The NYC Department of Consumer Affairs (DCA) Office of Financial Empowerment (OFE) today announced the findings of their second student loan report titled Student Loan Debt Distress Across NYC Neighborhoods: Identifying Indicators of Vulnerability.The report identifies and examines seven factors that are associated with student loan default among New Yorkers, while also highlighting trends across New York City neighborhoods. The seven factors that increase vulnerability to student loan default include: non-completion, part-time attendance, attendance at a for-profit institution, independent student status, low income, and being black or Hispanic.
This new report is a follow-up to DCA’s previous research report, Student Loan Borrowing Across NYC Neighborhoods, a collaboration between OFE and the Federal Reserve Bank of New York. Released in 2017, the report was the first neighborhood-level examination of student loan outcomes. The report found that although New Yorkers’ delinquency and default rates are slightly lower than the national average, parts of New York City are experiencing significantly higher rates of delinquency and default despite the fact that residents have lower average loan balances. These higher levels of student loan debt distress also tend to be among older borrowers and those in lower-income neighborhoods.
DCA’s new report attempts to explain why the burden of student loan debt is shared unevenly across New York City as highlighted in the 2017 report. The new report found that neighborhood areas ranking highest in student loan debt distress also tend to rank high on multiple indicators of vulnerability – demonstrating a correlation between these risk factors and student loan debt distress. The report also identifies non-completion and attendance at a for-profit institution as two factors of particular concern to DCA. These factors were found at higher rates among independent students, students with low incomes, and among black and Hispanic students.
“This report provides even more insight into the state of student loan borrowers in New York City – including what factors contribute to default,” said DCA Commissioner Lorelei Salas. “We cannot sit by as our students continue to fall victim to the cycle of student loan debt plaguing our country. By understanding factors associated with student loan debt default, we can now look to develop innovative solutions to help those who are most vulnerable so we can ensure that New Yorkers do not continue to be entrapped by student loan debt.”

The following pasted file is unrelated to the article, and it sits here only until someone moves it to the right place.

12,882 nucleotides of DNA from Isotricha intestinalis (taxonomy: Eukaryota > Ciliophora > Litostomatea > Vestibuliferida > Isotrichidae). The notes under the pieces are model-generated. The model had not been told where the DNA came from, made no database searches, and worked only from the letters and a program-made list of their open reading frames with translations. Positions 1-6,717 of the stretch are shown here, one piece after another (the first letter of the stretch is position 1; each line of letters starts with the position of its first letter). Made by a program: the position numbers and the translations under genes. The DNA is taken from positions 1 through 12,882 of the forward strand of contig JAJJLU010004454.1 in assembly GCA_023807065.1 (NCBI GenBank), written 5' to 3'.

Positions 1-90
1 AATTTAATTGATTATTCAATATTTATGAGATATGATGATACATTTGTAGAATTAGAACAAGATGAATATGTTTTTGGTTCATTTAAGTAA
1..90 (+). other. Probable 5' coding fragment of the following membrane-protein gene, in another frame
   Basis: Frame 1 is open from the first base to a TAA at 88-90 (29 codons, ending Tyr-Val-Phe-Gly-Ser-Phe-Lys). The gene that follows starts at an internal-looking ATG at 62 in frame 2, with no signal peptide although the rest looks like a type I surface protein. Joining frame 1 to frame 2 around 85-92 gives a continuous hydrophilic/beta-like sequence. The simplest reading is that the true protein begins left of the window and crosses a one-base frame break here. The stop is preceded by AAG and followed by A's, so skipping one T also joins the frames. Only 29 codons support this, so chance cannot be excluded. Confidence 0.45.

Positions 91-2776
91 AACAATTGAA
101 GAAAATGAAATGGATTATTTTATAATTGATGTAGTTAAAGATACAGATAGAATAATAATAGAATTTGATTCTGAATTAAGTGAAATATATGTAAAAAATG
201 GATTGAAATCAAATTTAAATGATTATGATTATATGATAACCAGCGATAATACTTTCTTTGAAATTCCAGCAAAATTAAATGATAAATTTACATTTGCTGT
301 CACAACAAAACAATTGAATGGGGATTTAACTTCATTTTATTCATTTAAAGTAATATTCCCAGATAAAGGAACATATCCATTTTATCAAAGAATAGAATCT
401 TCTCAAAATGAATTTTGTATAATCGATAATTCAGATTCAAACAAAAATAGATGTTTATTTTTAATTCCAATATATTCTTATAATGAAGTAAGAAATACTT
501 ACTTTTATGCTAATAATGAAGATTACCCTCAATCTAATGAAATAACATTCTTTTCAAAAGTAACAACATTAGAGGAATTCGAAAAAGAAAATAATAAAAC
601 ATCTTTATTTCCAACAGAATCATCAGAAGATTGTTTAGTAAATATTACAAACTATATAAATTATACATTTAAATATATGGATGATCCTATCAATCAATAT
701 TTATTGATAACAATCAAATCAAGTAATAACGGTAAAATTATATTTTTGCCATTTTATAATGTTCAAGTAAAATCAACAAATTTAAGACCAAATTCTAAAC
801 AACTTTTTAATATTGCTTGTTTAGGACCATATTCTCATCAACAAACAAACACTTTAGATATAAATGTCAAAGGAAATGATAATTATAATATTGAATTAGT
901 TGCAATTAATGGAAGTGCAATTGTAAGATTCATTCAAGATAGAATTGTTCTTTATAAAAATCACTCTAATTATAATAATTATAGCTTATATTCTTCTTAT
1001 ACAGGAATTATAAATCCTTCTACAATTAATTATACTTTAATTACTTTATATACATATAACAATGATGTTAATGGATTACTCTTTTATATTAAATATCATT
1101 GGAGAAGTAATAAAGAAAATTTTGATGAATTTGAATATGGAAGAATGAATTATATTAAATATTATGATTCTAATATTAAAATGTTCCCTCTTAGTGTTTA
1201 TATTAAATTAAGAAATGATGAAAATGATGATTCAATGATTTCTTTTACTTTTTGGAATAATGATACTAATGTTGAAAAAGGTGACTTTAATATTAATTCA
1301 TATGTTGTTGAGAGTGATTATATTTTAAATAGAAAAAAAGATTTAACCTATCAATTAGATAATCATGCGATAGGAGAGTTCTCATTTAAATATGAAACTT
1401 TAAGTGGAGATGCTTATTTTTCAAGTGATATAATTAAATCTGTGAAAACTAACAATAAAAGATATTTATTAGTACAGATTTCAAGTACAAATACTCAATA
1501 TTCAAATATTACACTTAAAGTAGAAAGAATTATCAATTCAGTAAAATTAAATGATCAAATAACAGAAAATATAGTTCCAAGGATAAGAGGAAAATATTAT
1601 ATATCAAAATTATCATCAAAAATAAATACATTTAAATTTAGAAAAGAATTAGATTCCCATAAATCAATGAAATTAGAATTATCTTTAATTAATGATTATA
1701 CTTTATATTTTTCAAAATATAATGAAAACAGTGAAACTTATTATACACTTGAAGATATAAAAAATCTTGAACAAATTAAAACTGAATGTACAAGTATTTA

Key report findings include:
- The report identifies seven indicators of vulnerability to default that provide context about student loan distress in New York City and can be used to target services.
DCA found that areas with high levels of debt in collections also tend to have high occurrence of the vulnerability indicators. These neighborhood-level indicators include non-completion, part-time attendance, attendance at a for-profit, age, low income, black residents, and Hispanic residents.
- Student loan debt distress is particularly severe in The Bronx.
DCA’s report finds that The Bronx has the highest rate of non-completion in the city, 42 percent, compared to Staten Island, the lowest at 31 percent. Less than half of students living in The Bronx who began their studies in the 2010 school year had completed a degree in 2017, seven years later. In addition to this, The Bronx has the highest rate of New Yorkers with student loan debt in collections and has the highest rate of students attending for-profit institutions. This report demonstrates a strong need to promote affordable options such as community colleges in The Bronx and other parts of New York City as an alternative to for-profit schools to help the most at-risk students avoid student loan debt distress before they even enroll.
- Non-completion is one of the strongest drivers of loan default in New York City.